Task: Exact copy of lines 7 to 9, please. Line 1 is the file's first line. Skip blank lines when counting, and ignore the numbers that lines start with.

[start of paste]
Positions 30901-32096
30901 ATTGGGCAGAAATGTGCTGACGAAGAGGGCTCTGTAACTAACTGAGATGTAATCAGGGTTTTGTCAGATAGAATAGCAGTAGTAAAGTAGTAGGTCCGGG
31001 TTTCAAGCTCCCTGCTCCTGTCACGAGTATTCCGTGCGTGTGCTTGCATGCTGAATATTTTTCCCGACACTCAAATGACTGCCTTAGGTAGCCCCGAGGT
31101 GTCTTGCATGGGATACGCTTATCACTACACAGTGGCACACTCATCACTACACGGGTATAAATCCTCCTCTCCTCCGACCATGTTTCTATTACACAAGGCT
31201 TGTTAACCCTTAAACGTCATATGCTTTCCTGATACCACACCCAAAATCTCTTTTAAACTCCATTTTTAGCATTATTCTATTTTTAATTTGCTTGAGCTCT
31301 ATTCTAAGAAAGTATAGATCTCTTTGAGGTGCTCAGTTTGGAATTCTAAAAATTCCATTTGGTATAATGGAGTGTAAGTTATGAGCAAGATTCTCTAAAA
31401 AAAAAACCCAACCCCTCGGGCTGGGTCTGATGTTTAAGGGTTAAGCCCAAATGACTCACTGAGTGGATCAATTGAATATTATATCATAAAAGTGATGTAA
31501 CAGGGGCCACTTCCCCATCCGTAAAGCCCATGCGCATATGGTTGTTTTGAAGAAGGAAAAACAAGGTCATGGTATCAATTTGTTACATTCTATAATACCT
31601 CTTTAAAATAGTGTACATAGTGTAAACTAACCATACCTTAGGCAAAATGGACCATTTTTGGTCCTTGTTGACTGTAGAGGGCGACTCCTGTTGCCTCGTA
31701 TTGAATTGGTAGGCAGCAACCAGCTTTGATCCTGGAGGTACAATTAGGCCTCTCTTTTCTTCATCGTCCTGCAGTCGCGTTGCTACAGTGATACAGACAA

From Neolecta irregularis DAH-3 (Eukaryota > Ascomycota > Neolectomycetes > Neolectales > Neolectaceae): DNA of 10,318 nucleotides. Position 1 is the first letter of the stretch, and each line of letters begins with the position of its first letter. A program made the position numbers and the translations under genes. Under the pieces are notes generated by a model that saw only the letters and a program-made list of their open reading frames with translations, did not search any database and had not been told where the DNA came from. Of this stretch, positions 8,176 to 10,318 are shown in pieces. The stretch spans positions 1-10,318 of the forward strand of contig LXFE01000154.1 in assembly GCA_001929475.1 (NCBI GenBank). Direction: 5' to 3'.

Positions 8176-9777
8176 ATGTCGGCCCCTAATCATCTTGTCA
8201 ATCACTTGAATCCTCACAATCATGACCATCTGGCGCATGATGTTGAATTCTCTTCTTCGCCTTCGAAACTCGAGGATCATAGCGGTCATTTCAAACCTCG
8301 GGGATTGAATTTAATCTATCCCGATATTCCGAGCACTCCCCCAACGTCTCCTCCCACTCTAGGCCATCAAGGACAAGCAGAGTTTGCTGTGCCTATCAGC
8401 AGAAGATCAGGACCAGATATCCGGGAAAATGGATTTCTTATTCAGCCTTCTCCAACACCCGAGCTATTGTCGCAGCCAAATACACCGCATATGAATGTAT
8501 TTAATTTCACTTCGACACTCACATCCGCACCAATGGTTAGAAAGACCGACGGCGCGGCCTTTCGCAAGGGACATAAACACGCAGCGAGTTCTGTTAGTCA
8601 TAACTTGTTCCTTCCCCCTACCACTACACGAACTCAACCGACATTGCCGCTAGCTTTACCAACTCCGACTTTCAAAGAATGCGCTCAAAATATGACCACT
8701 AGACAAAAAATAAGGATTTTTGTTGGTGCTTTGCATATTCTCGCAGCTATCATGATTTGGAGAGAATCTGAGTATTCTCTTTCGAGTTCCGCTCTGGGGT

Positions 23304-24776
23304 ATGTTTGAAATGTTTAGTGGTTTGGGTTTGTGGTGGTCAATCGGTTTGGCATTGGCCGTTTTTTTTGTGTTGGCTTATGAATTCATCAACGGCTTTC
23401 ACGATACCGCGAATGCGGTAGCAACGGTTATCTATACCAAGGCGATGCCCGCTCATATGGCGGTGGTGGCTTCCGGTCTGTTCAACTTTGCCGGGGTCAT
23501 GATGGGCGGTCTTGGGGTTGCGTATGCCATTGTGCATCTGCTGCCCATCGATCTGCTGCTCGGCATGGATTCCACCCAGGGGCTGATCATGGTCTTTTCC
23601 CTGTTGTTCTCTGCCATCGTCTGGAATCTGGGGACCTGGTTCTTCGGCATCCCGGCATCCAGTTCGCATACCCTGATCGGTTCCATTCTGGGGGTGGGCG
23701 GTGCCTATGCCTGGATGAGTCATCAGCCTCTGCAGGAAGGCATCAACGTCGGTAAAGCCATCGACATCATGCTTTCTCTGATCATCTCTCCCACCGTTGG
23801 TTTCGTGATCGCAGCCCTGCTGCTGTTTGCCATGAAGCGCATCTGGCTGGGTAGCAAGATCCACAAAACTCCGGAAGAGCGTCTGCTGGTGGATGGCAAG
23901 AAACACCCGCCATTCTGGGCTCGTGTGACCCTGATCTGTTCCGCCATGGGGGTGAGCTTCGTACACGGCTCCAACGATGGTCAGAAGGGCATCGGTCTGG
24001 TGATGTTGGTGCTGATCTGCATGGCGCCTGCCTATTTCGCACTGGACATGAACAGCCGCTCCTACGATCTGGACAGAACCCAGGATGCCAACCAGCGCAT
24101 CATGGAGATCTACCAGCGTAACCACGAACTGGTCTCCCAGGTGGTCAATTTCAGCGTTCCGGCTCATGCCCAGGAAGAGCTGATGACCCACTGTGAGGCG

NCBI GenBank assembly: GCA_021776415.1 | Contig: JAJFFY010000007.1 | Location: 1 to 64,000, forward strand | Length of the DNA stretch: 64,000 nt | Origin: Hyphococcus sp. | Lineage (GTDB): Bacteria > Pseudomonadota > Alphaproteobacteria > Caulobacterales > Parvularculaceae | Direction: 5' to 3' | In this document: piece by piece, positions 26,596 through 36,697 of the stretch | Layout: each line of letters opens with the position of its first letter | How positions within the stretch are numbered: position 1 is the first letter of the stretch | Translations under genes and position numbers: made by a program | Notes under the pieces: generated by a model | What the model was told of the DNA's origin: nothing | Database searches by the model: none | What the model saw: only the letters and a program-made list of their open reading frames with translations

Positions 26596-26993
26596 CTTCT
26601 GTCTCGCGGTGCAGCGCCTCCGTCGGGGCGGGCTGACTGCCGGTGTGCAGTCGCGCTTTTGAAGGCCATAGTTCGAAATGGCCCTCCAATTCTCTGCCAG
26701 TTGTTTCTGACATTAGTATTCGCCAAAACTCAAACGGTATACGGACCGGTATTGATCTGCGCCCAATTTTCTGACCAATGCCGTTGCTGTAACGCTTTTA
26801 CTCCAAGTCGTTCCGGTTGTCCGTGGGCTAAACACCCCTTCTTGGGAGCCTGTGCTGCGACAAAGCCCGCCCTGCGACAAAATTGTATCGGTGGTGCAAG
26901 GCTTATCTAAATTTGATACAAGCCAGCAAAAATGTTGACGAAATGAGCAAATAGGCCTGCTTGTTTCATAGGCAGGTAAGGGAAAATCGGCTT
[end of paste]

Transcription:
31401 AAAAAACCCAACCCCTCGGGCTGGGTCTGATGTTTAAGGGTTAAGCCCAAATGACTCACTGAGTGGATCAATTGAATATTATATCATAAAAGTGATGTAA
31501 CAGGGGCCACTTCCCCATCCGTAAAGCCCATGCGCATATGGTTGTTTTGAAGAAGGAAAAACAAGGTCATGGTATCAATTTGTTACATTCTATAATACCT
31601 CTTTAAAATAGTGTACATAGTGTAAACTAACCATACCTTAGGCAAAATGGACCATTTTTGGTCCTTGTTGACTGTAGAGGGCGACTCCTGTTGCCTCGTA